So how do we resolve these conflicting accounts of human nature?  Are we created in God’s image or are we disobedient and selfish like Adam and Eve, wanting to be like God?  The answer is Yes, we are both.  At our very essence humans are in harmony with God and all of creation.  But our image of God is tarnished by the temptations of the world.  There was a commercial years ago for Michelob beer that fanned the flames of consumerism by asking “Who says you can’t have it all?”  God says, that’s who.  God is the creator and we are the creatures, and when we try to reverse that order of things all kinds of calamity ensues.  Our history as a human race constantly at war with one another has left a trail of tears all over this planet.

Another question this text raises is why were Adam and Eve afraid because they were naked?  Is it like when I’m afraid when I look at my naked body in a mirror?  No, this is not about body shaming.  It is a metaphorical nakedness that means we are all spiritually exposed.  God knows us inside and out.  We can run from God and our own sinfulness, but we can’t hide – just ask Adam and Eve. 

Doesn’t being able to take your mask off feel good? We can breathe better after a long year.  Well it also feels good to be unmasked before God because confession is the only pathway to forgiveness.  We can’t be forgiven for something we refuse to acknowledge in our selves.  But this second creation story has all too often been interpreted to mean life is hard for all of us because of Eve’s original sin, which is a bad rap for women because Adam was just as guilty.   

So does this story mean Adam and Eve were punished by being evicted from the Garden?   No, this is a way of explaining why life is so hard, and we make it harder whenever we put anything else first before God. 

One of the best things I’ve been able to do during this Covid year has been to participate via zoom in an excellent book study group with some of our church members and other interested folks.  We have learned a great deal from several books about racism.   One of the added benefits is that the group has introduced me to the work of Dr. Brene Brown, a social worker and research professor at the University of Houston.  Her ideas have come up so often in our discussions that we are on a first-name basis and have made her an honorary member of our group.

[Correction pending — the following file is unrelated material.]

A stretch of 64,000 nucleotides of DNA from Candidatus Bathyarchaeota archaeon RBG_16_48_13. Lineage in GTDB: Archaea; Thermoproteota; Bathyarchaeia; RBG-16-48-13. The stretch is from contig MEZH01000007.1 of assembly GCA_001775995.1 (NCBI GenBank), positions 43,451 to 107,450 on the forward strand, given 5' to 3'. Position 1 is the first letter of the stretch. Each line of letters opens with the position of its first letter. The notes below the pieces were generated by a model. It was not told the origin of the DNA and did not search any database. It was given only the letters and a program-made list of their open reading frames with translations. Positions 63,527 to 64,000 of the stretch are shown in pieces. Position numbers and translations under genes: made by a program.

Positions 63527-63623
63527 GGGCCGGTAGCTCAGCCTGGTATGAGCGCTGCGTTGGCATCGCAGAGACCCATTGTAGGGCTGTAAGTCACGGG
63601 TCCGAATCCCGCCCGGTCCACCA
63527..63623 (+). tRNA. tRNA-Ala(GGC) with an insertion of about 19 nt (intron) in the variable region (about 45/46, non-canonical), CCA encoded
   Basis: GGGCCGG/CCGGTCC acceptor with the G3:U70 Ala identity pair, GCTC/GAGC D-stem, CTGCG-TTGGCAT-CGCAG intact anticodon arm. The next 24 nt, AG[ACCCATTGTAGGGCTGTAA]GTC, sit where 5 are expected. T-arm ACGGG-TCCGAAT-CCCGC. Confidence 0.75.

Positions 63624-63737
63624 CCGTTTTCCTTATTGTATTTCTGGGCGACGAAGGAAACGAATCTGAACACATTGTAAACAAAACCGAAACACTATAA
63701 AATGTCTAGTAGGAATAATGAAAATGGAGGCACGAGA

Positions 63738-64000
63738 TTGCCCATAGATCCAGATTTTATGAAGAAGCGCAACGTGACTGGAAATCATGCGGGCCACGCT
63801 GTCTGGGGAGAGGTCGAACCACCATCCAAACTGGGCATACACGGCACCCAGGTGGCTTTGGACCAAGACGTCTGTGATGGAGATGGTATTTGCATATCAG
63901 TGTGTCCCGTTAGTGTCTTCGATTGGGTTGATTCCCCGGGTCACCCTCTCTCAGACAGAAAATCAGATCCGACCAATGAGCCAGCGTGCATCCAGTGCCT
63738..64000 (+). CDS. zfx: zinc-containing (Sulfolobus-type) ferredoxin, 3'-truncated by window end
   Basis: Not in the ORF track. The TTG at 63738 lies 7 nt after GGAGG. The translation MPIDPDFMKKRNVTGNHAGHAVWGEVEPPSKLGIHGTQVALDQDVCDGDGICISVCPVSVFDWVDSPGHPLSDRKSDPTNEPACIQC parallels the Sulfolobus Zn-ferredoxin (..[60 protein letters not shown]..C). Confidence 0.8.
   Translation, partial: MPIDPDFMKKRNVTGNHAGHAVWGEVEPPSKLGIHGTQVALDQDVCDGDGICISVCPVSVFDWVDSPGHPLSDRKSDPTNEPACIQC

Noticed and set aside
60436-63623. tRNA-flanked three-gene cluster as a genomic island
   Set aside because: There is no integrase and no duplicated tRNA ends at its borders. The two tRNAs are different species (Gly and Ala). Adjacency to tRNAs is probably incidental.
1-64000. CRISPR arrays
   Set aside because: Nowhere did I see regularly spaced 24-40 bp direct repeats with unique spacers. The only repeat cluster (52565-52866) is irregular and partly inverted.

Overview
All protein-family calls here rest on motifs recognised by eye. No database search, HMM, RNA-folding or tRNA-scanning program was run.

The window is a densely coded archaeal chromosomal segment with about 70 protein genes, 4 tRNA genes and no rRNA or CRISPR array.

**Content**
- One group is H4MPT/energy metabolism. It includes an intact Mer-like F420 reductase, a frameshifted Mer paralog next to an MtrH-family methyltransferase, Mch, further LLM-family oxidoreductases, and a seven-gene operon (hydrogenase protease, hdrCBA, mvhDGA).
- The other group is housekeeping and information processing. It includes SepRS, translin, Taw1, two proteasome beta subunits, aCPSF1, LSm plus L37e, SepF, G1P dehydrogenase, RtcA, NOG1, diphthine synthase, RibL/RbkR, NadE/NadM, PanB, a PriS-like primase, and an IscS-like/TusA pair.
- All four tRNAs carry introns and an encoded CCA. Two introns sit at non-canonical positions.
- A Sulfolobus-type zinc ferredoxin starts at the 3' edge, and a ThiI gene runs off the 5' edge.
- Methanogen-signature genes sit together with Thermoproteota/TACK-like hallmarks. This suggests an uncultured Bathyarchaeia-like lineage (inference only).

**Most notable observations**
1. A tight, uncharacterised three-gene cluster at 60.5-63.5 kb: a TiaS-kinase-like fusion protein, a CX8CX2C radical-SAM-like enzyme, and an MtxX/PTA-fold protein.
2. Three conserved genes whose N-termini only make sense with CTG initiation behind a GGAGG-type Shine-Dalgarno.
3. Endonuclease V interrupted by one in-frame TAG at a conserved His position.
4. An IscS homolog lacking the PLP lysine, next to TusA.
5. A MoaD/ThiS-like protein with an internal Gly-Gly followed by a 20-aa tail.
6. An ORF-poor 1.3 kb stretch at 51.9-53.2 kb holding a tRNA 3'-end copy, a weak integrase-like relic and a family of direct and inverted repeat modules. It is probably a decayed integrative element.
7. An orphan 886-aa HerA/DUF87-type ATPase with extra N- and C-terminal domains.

Brene has spent over twenty years studying the effects of shame and guilt on human development and behavior.  She stresses that shame and guilt are not synonymous terms even though we often use them that way.  The distinction Dr. Brown makes is that we feel guilt over a bad thing we have done, but we feel shame when we confuse bad behavior with our basic value as a person.  On one of her podcasts Brene uses a real-life example she actually observed in a classroom where a teacher was berating a student in front of her class for constantly failing to turn in assigned work.  That’s awful enough, but the teacher went on to take the student’s paper and write S T U P I D across the top of it.  In other words the teacher was passing judgment not on the student’s school work but on her value as a person.  I truly hope that teacher has found a new line of work.  I also hope none of us have experienced that kind of shaming from a teacher or parent on a preacher, but I fear many of us have. 

I bring that up because it is critical to the way we interpret the Fall, as this second creation story is often called.  If you aren’t familiar with the consequences for Adam and Eve, hear what the rest of Genesis 3 says: 

“To the woman God said,  ‘I will greatly increase your pangs in childbearing;
    in pain you shall bring forth children, yet your desire shall be for your husband,
    and he shall rule over you’  (As an aside, that verse has been used to justify sexism and patriarchy for millennia, but the women among us already knew that.)